Well, is it?
Wes hasn’t been too impressed with either the quality or the intensity of Triumph’s hype campaign for the new Tiger 800. You know why they did it: the only sales that might be harmed by fueling anticipation of Triumph’s first ever genuinely dual purpose bike (Hinckley Triumph’s anyway) are those of the opposition. There’s nothing in the Brit bike manufacturer’s range that should suffer for knowing a middleweight adventurer is on the way, but potential customers might be persuaded to put off a purchase of a BMW F800GS. Well I've just ridden the new Tiger, was Wes wrong to criticize its marketing?
Triumph in the USA has unduly been upset by what is merely cynicism at their own cynical marketing, but Wes also has some surprising supporters... What we coyly call insiders at Triumph UK have been quietly agreeing, and thinking they were a bit too intense with this, worrying that it leaves wide open the possibility that even a good bike might not live up to the expectations this kind of thing can generate. Then it’ll look like a bad bike, and all the engineers’ work will be undone — a phone call to Honda would confirm that.
When the hype’s gone and forgotten the bike will still be here, so are its standalone merits up to being stood on, alone? On the whole, yes, though ironically our own expectations as observers, customers and bike riders generally might cloud the conclusion. The engine after all is a glorious 675 triple with more cubes and more torque, so it must, surely, be more fun? Except it isn’t: another 44lb weight, 20 per cent taller gearing and as one engineer pointed out on the Spanish press launch, significantly heavier wheels which offer more resistance to being accelerated and braked, all add up to a dulling of the Street Triple’s famous sparkle and zest.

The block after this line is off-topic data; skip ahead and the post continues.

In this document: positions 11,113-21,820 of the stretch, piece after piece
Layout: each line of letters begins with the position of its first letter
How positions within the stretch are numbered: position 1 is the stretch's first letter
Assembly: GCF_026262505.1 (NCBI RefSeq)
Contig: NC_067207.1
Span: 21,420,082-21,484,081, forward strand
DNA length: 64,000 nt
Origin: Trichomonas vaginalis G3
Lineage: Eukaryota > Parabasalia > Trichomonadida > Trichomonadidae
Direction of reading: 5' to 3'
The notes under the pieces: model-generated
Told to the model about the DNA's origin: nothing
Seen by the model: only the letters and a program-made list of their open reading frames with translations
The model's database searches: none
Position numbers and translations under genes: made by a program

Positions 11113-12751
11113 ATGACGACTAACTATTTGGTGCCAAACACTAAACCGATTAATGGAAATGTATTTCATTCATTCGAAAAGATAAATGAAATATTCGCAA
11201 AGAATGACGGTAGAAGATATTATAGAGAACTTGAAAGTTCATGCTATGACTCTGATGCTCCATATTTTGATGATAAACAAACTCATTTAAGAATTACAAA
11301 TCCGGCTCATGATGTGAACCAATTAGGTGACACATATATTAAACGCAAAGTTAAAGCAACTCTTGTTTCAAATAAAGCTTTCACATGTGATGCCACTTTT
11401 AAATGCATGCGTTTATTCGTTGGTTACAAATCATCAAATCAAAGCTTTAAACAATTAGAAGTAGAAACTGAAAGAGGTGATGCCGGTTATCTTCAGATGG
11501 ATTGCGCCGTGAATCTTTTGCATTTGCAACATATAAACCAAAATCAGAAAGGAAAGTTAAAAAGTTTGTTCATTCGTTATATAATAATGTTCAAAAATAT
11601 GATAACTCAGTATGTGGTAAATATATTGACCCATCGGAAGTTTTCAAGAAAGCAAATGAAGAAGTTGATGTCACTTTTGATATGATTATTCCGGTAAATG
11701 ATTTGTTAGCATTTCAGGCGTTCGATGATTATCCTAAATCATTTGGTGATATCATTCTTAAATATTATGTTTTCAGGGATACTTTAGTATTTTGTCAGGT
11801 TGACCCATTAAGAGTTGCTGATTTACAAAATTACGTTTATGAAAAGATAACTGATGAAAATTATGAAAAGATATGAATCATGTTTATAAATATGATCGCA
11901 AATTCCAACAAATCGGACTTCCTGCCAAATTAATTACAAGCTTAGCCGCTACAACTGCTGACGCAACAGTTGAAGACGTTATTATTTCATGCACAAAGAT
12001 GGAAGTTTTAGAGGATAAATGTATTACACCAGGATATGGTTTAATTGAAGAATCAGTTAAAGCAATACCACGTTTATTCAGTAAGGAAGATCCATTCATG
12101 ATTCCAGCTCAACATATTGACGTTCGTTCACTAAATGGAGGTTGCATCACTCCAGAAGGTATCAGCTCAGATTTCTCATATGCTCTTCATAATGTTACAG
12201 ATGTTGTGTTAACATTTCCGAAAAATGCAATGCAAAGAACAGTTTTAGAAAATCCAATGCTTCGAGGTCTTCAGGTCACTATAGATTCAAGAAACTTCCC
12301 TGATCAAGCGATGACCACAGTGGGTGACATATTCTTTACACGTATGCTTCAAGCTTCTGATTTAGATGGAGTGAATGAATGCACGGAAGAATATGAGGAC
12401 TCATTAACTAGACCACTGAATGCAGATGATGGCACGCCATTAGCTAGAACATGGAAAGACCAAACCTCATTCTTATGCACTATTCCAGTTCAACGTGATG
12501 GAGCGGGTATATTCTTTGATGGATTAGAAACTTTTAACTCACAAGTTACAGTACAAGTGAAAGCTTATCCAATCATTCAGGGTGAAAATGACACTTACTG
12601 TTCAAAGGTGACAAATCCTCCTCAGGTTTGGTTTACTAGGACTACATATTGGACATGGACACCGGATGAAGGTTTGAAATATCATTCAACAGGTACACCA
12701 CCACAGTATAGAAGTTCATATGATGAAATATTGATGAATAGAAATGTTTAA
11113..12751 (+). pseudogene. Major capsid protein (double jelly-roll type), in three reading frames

Expect a punchy supermoto then and you might well be disappointed, but as a credible and capable middleweight adventure tourer, the Tiger 800 fares much better. It could do with more thrust at low revs, otherwise it’s economical, smooth and makes all the right Triumph triple noises – whistles, growls and snarls, while the suspension is best in class, just like that. The Triumph Tiger 800 XC is more dirt-biased with its 21-inch wheel and longer, softer suspension, and it does find grip in the loose stuff with the optional Metzeler Karoos remarkably well.
But for the distance riding most will want, the stock 800 is a better bet with its lower seat and more natural handling. It’s pretty agile and outstandingly stable, while the screen is neither too noisy nor turbulent and the bike should see you to 200 miles and more before the tank dries up. The seat is flat and firm but good for two hours before intruding even when brand new, and not dauntingly far from the ground either, while passenger facilities are spacious and well thought through.
It won’t kill GS sales dead of course, but it should make a noticeable dent in them, and it deserves too. More fun would be good but long term ownership satisfaction will be high.
Maybe not worth the hype but definitely worth buying.
You can read Kev's full review at Ash On Bikes.
No official US prices yet, but in the UK, both the 800 and XC undercut the BMW, costing £7149 and £7749 respectively.